Rural Transportation in Alberta
Jane Ross*, PhD, Rural Transportation Team
Everyone needs to get around. But getting around is not so easy for many Canadian citizens who live in rural Alberta.
This new column by contributors from across Alberta, features articles about rural transportation for the whole year, 2018. Topics will range from individual and community accounts to alternative forms of transport, research findings, case studies and conference reports, from traffic safety to presentations made to the Government of Alberta, and also the incorporation of art forms in education for rural transportation.
Sometimes we're tempted to think how far we've come in Alberta. Yet, as many rural people will tell you, transportation availability or rather the lack of it, is a different story. Not so long ago trains and buses criss-crossed the province. Rural people had transportation choices. But things have changed.
Take the case of Mattie Dyer who I met shortly after her move to Edberg. It seemed a good place to retire. But soon reality set in: "I couldn't even buy a liter of milk. I could travel from Beijing to Edmonton, but I couldn't get from Edmonton to Edberg, or even from Edberg to Camrose."
As a McGill University graduate who had traveled the world and worked in many places, Edberg seemed the answer to her retirement needs. As a small, friendly village in a beautiful landscape near the Battle River, living costs seemed affordable on her fixed income and health services were available nearby - or so she thought. The problem was that Mattie didn't have her own vehicle. In the absence of rural public transportation, she was dependent on others. As the months rolled by, depending on others became less and less appealing and her sense of isolation increased. Eventually (and sadly) she had to move to a larger centre and her Edberg neighbours missed her.
Mattie's dilemma continues to be shared by rural citizens across Alberta who are in trouble if they don't have their own wheels or someone to take them where they need or want to go.
How did things get this way and why does it matter so much? Rapid development of Alberta in the late 1800s onwards was possible because of roads and railways and even ferry systems to get people and products from place to place. The stories of Siding 16 (now Wetaskiwin), for example, are informative and exciting. They reveal a fierce determination to build a railroad linking Calgary, Edmonton and settlements along the way. At the same time, the success of CN and CP in the opening of frontiers became legendary worldwide. As transportation systems grew, they contributed to local development and market expansion. Communities across the province grew and thrived. Trains, trucks, buses, cars . . . people could and did get around.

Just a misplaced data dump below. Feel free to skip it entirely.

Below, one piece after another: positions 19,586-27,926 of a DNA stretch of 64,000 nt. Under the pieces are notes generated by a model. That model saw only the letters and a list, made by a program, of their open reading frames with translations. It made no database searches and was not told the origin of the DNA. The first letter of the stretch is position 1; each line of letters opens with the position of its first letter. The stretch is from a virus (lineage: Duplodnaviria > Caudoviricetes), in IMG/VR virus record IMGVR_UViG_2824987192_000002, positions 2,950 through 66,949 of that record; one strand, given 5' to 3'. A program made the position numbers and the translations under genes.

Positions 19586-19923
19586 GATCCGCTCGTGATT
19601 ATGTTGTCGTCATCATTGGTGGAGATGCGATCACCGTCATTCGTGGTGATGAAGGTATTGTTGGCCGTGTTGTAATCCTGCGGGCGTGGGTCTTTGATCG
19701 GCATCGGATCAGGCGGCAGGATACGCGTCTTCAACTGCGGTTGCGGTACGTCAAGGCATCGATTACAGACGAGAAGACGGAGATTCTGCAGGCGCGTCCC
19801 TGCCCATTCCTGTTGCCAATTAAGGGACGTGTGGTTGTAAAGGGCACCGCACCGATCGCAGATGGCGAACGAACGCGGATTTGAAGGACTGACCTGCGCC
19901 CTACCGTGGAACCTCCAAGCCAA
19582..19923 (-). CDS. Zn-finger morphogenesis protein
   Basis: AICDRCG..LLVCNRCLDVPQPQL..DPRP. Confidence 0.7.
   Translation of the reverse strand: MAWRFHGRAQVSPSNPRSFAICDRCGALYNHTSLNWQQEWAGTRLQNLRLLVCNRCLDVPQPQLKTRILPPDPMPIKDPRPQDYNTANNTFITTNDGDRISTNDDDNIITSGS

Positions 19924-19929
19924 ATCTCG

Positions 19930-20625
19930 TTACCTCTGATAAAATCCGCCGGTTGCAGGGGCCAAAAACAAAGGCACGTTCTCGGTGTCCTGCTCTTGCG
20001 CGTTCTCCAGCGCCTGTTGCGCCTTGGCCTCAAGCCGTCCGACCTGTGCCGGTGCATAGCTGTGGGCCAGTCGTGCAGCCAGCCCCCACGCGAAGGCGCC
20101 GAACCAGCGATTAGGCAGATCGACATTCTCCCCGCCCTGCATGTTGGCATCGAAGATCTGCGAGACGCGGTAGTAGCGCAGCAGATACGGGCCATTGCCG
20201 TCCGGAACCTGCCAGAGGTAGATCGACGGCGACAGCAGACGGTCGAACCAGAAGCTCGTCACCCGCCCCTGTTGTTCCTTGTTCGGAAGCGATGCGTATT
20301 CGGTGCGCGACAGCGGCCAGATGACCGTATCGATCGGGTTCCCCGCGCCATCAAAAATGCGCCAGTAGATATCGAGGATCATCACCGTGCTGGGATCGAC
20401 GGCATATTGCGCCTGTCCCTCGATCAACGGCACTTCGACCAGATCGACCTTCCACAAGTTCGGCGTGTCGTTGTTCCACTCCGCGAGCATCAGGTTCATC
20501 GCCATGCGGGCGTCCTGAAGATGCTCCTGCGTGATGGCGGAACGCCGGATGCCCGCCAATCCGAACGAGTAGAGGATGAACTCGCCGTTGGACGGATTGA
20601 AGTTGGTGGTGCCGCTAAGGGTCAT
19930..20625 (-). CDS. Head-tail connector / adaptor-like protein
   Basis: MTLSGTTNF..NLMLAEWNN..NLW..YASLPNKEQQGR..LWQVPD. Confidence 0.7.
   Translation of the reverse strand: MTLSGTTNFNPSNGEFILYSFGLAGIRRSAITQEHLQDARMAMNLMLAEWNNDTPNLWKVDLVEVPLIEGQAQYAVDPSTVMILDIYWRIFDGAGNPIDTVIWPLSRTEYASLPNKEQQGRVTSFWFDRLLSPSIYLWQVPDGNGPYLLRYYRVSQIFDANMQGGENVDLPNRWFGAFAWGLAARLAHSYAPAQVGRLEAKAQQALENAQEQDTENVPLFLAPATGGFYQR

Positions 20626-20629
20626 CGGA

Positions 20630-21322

But suddenly - or so it seemed - transportation services in rural Alberta disappeared and rural people were on their own. Although roads are better than ever, a new class system emerged: those with transportation and those without.
While the gravity of the situation seemed to have escaped the attention of policymakers and those most responsible, the situation at the beginning of 2018 seems to be changing. People in communities and regions around the province are also thinking in new ways. Some are learning to work together for alternate forms of transportation. On the economic front, awareness is growing for the need to move from grant dependency to creative solutions. Some are learning how to design and apply business models appropriate to the transportation needs of people who live in rural communities. This includes students, tourists, in-region visitors, farmers, market gardeners, business people, churches, and health-medical service providers as well as providers of social and other services.
Looking forward, opportunities abound for rethinking transportation and the design of networks that will serve rural citizens across the lifespan and the province. Transportation for Everyone
will make it possible for
Everyone to Get Around.
People in Rural Transportation
Team Alberta are committed to changes that contribute to the quality of life for everyone in rural
Alberta. We value your feedback and ideas. To review blog comments about Rural Transportation
, go to the ARDN (Alberta Rural
Development Network) website; Click here
You can also contact (780) 672-9315 or other column writers through firstname.lastname@example.org.
Appreciation is extended to contributors, organizations and other stakeholders for their help in moving the Alberta Rural Transportation
efforts along, and to the Alberta Weekly Newspaper's Association for helping to circulate this column.
In the next column Cathie Bartlett, a former journalist reports on rural transportation
Information Day II-2017.
*Jane Ross is a long-term advocate for rural transportation for everyone.
She serves as President, Association for Life-wide Living (ALL) of Alberta.